Rand’s 14-Year Low No Headache for Kganyago on Inflation OutlookRene Vollgraaff
The rand’s slide to the lowest since 2001 isn’t proving to be as big a headache for South African policy makers as it was the last time the currency was in free-fall.
Two years ago, the South African Reserve Bank estimated that every 10 percent decline in the rand boosts the inflation rate by 2 percentage points. While the bank still cites the rand as the main risk to inflation, it now estimates the pass-through effect of a weakening currency to consumer prices may be about half of what it initially assumed. Inflation-linked bonds suggest investors aren’t so worried either, as the rand heads toward 13 to the dollar.
The rand’s more muted effect on prices, mainly due to weak demand in the economy and increased competition among retailers, is benefiting the inflation outlook at the same time that oil prices trade near a six-year low of $50 a barrel. That gives Reserve Bank Governor Lesetja Kganyago scope to limit rate increases in an effort to support an economy hit by power shortages, falling commodity prices and strikes.
“We’ve had petrol-price shocks and food-price shocks and a huge exchange-rate shock, but core inflation actually behaved itself quite well,” Dave Mohr, the chief investment strategist at Cape Town-based Old Mutual Wealth, said by phone Aug. 14. “That shows that the economy is less inflationary than what traditional models show.”
Core inflation, which excludes a broad group of food and energy costs, eased to 5.4 percent in July, the lowest in 17 months, the statistics office said on Wednesday. Headline inflation accelerated to 5 percent from 4.7 percent, in line with the median estimate of 25 economists surveyed by Bloomberg.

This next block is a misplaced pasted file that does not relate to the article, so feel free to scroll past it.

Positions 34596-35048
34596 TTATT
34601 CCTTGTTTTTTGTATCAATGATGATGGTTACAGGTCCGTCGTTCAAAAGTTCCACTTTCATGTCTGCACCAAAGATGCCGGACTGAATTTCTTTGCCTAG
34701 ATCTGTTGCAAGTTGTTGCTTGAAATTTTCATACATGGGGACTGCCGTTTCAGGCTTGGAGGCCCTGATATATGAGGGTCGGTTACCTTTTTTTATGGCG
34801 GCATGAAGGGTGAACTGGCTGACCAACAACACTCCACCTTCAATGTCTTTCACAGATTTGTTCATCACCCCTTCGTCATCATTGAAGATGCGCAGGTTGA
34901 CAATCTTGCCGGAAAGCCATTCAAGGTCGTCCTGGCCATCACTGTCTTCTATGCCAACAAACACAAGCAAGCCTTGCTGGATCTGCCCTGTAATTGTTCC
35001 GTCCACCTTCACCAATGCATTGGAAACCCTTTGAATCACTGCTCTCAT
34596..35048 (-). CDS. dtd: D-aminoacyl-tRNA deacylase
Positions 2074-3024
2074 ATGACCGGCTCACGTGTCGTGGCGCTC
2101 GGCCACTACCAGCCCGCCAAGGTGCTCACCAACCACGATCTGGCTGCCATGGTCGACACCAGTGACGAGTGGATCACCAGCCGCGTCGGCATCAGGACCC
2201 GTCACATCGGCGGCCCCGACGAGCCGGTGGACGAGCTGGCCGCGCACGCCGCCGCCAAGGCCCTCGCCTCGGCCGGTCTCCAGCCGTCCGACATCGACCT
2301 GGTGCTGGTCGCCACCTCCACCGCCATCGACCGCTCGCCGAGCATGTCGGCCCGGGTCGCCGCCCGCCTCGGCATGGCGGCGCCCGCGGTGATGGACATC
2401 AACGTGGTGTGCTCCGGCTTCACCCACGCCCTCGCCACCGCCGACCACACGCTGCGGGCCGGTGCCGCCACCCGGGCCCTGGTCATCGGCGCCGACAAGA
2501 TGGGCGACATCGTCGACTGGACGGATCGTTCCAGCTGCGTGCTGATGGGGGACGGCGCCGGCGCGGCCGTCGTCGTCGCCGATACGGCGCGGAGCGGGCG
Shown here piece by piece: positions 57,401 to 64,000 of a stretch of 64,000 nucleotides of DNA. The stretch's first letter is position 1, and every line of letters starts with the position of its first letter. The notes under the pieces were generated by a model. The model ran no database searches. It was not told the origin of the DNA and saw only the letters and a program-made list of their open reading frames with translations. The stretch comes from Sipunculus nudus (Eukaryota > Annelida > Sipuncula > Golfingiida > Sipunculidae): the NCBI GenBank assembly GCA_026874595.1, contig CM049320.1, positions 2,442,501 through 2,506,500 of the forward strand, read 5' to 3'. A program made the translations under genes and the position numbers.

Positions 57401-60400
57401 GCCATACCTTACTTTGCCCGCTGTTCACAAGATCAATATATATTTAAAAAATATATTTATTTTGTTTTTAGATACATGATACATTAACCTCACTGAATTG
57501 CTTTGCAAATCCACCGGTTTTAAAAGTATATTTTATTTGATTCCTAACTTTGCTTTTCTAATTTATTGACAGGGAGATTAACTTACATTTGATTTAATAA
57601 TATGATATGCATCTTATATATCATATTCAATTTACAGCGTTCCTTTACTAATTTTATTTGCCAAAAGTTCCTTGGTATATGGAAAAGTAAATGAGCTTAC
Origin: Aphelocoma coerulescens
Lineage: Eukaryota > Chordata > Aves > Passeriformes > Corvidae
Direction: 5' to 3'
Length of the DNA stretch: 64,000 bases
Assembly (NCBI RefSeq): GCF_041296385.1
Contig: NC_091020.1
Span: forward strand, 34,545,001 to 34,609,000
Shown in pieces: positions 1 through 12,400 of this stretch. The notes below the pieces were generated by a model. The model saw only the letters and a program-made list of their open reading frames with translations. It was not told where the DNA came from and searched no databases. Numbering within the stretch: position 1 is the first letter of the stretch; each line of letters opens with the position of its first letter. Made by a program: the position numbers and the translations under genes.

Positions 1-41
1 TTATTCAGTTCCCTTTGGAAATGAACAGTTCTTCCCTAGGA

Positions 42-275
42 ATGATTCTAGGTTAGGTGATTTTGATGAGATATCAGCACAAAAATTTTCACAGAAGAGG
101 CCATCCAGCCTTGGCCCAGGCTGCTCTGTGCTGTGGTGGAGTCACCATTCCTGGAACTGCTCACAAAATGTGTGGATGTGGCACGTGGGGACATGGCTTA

The five-year breakeven rate, a measure of bond investors’ inflation expectations in the period, fell five basis points this month to 6.53 percent even as the rand slid 2 percent against the dollar. That compares with a 20 basis-point increase in the same period in Turkey, one of South Africa’s emerging market peers.
Investor expectations of another interest-rate increase have barely budged this year despite the currency’s weakness. Forward-rate agreements starting in five months, used to speculate on borrowing costs, show traders are pricing in 34 basis points of interest-rate increases by the end of the year, compared with 38 basis points at the beginning of the month.
The central bank raised its benchmark repurchase rate on July 23 for the first time in a year to 6 percent as it forecast inflation will exceed the 3 percent to 6 percent target band for the first half of next year. The bank’s current interest-rate tightening cycle will be “moderate,” Kganyago said on Aug. 11.
“Oil is coming down and inflation forecasts will probably be revised downwards a bit on the basis of that,” Jonathan Myerson, head of fixed-income investments at Cadiz Asset Management Ltd. in Cape Town, said by phone on Aug. 14. There’s a chance of another interest-rate increase this year as the U.S. Federal Reserve moves closer to tightening monetary policy, he said.
The rand weakened less than 0.2 percent to trade at 12.9357 per dollar as of 4:50 p.m. in Johannesburg on Wednesday, taking its decline since the start of the year to 10.6 percent. Yields on rand-denominated government bonds due December 2026 gained three basis points to 8.31 percent.
“The rand’s weakness will not necessarily lead to an inflation problem,” Elize Kruger, an economist at KADD Capital, said by phone from Johannesburg on Aug. 17. “It is a risk, but it’s not a risk that has played out to the same extent as it did in the past after rand weakness.”
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